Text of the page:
Chocolate Peanut Butter Cookies

     A favorite childhood memory is going to my aunts' house and having "Frosty" cookies. That's what they are called in our family, but they go by many names. They are a no-bake chocolate peanut butter cookie and they are great. Best of all, they can be whipped up in no more than 20 minutes, including getting ingredients ready and 1 minute of boiling.  We think they are best served with a tall glass of very cold milk....
                                Frosty Cookies (Chocolate Peanut Butter No-Bake Cookies)
Have all ingredients ready to go before cooking.

2c sugar
1/2c milk
1/2c cocoa
1/4# butter
pinch salt
Bring the above to a boil and boil 1 minute, stirring frequently. Do not over cook or the cookies will be too dry (see photo below). Remove from heat.

At 1 minute, add:
1/2c peanut butter - smooth or chunky, your choice
1tsp vanilla
Stir until peanut butter is incorporated.

Pour all over 3c quick rolled oats and stir until well mixed.

Drop by teaspoonfuls onto waxed paper. Let cool and snack.
carla5 037

As you see above, the very dry looking cookies were boiled too long ( that's what happens when a cook does not pay attention!!. Also, sorry the photo is a bit blurry). If this should happen to you, add a bit of warm water to the "dough" and stir well. Continue forming cookies.  When properly cooked, the cookies should be shiny, but not wet, nor stiff, like cookies on the right.

     I'm also making bread tonight. It is a no-knead refrigerator bread. Just 3 ingredients - yeast, salt and flour.
Dough is refrigerated up to 2 weeks(!) and can be used any time after the initial "rise". Below is a photo of just mixed dough. It is pretty wet at this point. Tonight it will rise and fall back on itself, then go into 'fridge. It is recommended to refrigerate at least 5 hours before using all or a part of dough. I'll have a full post and report next week.
carla5 039


Puerto Rican Pork Chops with Rice and Beans

     Today is cooking day - my day off when I spend a portion of the day preparing meals for the next 3 or 4 work days. In my 'fridge, I had a pork roast that needed to be used. I remembered seeing Daisy Martinez of Daisy cooks the other day on PBS. She was cooking pork chops that looked very good. Thought I'd try a similar recipe made with my pork roast.  I found her recipe for "yellow rice", which was her suggestion for a side, and made my recipe for beans as a second side. The house smelled wonderful with all the aromas in the air. I also made a dish from Ivory Coast using chicken that I will post later. And I made my version of French Onion Soup, also to be posted later. Tonight, it's all Latin flavors - mainly Puerto Rican.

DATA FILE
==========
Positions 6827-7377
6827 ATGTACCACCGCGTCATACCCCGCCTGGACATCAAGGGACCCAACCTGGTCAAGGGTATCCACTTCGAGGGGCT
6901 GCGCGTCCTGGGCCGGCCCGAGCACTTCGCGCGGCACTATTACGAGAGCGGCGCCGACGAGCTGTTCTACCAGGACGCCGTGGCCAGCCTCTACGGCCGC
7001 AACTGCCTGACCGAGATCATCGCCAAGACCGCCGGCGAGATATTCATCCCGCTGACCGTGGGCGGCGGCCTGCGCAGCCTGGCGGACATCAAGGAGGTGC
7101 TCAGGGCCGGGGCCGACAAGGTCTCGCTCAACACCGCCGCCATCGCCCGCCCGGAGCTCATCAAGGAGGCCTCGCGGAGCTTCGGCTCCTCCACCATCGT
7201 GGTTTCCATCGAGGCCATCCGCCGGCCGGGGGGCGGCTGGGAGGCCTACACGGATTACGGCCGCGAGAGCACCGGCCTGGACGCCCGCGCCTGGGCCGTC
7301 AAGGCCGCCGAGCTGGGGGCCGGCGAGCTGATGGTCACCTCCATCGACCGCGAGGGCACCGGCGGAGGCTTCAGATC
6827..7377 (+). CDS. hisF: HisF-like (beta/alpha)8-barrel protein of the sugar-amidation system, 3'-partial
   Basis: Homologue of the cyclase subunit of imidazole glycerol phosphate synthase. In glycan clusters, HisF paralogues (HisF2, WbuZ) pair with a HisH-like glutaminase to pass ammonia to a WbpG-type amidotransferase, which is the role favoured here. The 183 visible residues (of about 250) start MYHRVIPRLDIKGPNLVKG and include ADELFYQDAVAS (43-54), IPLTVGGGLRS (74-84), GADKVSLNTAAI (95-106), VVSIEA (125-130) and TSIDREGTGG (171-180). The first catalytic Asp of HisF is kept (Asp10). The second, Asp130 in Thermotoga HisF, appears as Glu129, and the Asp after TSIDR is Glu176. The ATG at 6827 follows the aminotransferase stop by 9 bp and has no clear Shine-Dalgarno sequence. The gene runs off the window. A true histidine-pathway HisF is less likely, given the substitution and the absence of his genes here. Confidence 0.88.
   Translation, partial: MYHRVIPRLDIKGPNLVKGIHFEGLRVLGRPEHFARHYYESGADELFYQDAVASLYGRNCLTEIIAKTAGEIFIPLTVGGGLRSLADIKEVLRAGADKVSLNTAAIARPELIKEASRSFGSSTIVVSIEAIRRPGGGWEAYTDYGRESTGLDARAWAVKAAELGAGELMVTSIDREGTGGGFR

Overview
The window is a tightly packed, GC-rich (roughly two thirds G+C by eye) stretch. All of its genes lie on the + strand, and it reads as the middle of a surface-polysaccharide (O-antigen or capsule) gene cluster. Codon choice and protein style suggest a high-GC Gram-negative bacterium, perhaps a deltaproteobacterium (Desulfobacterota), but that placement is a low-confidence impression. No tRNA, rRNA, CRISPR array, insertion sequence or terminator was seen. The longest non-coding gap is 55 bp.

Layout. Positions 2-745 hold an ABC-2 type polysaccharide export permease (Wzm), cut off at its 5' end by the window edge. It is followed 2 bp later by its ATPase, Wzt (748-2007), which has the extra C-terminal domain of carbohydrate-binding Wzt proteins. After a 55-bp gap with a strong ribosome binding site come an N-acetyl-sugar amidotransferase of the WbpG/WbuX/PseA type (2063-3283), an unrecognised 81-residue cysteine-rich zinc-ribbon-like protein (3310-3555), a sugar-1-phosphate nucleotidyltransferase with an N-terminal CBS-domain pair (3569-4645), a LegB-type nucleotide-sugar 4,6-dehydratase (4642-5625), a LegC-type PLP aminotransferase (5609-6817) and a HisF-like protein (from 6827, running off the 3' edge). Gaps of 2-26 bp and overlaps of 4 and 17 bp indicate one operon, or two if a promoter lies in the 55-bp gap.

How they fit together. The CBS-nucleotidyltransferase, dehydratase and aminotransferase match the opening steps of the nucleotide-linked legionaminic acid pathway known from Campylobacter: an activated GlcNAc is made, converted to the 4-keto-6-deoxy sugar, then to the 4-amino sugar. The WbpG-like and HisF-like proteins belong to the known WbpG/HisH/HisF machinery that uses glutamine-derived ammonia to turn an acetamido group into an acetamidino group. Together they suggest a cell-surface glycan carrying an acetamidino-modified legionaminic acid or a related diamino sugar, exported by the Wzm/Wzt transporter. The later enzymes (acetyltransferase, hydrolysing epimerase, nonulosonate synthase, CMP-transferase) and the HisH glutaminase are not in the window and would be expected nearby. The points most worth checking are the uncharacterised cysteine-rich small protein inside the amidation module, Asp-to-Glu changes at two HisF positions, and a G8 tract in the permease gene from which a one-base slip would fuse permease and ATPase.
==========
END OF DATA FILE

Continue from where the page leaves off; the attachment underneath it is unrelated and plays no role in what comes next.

To begin, there are 2 recipes that need to be made ahead, sofrito and achiote oil. Both are easy to make. There are almost as many recipes for sofrito as there are cooks. This is the recipe I used.

Sofrito - a recipe that might be compared to the Cajun trinity. It goes into so very many dishes.

1 small sweet onion
2 cubanelle peppers
5 cloves garlic, peeled
2 aji dulce pepper - I have never seen these in any store - perhaps a Latin American grocery would carry  
      them. O raise mine. These peppers look like a Habanero, but are sweeter, sometimes hot, sometimes
      not,  and have a fruity taste. They are great and well worth growing .
1 paste tomato, peeled
1/4 bunch cilantro
1 red bell pepper, seeded

Dice everything in a fine dice. Refrigerate unused portion up to 3 days or freeze.

Achiote Oil

I found my achiote (or annato) seeds in a world foods market.

1c olive oil
2T achiote seeds

Heat oil and seeds over medium heat in a skillet - don't use a pan. As the oil heats, the seeds will begin to sizzle. At this point, watch carefully. When there is a steady sizzeling, remove from heat. DO NOT OVERHEAT!!! You will know if you do - things will be bitter and ugly. Store oil at room temp for just a few days. Use a tight fitting lid. When ready to use, strain what you need.

                                     Pork "Chops" made from Pork Roast

serves 3
1.5# pork roast - this size allowed me to cut 3 "chops" that were the approximate equivalent of 1" thick
        pork  chops that the original recipe recommends.
Make a dry rub of::
       1T salt
       1T onion powder
       1T garlic powder
       1T black pepper (or to taste)
       1/2 tsp oregano

Make marinade of:
        juice of 1 orange
        juice of 1/2 lime
        11/2tsp cider vinegar
        1 clove garlic, mashed

Pat rub into meat on all sides. Place in a close fitting deep casserole. Pour marinade over meat and let sit at least 1 hour up to 24.
Pour enough oil into a skillet to film the bottom. Heat oil over medium heat until shimmering. Remove meat from marinade and discard marinade. Place meat in pan without touching. Cook until the meat is well browned on all sides., about 6 minutes. Cover with a tight fitting lid and cook on medium heat an additional 8 minutes or so until done.
( I added a bit of cooking wine about 5 minutes into the final 8 minute cooking portion - I was afraid that by using a roast, perhaps things should be cooked with a moist heat for a bit longer and at a lower temp. So I turned heat down to not quite medium low and cooked a total of about 15 minutes. Meat was not fall apart done, but was not tough, either. And an added bonus was scrapping the fond out of the pan and adding it to the beans.)

Serve immediately.
carla5 030

Along with the pork, we had Daisy Martinez' "Yellow Rice" and red beans.

Yellow Rice from Daisy Cooks by Daisy Martinez

serves 8
1/2c Achiote oil
1/2c Sofrito
1/2c pimento-stuffed olives
2-3T salt
1tsp ground cumin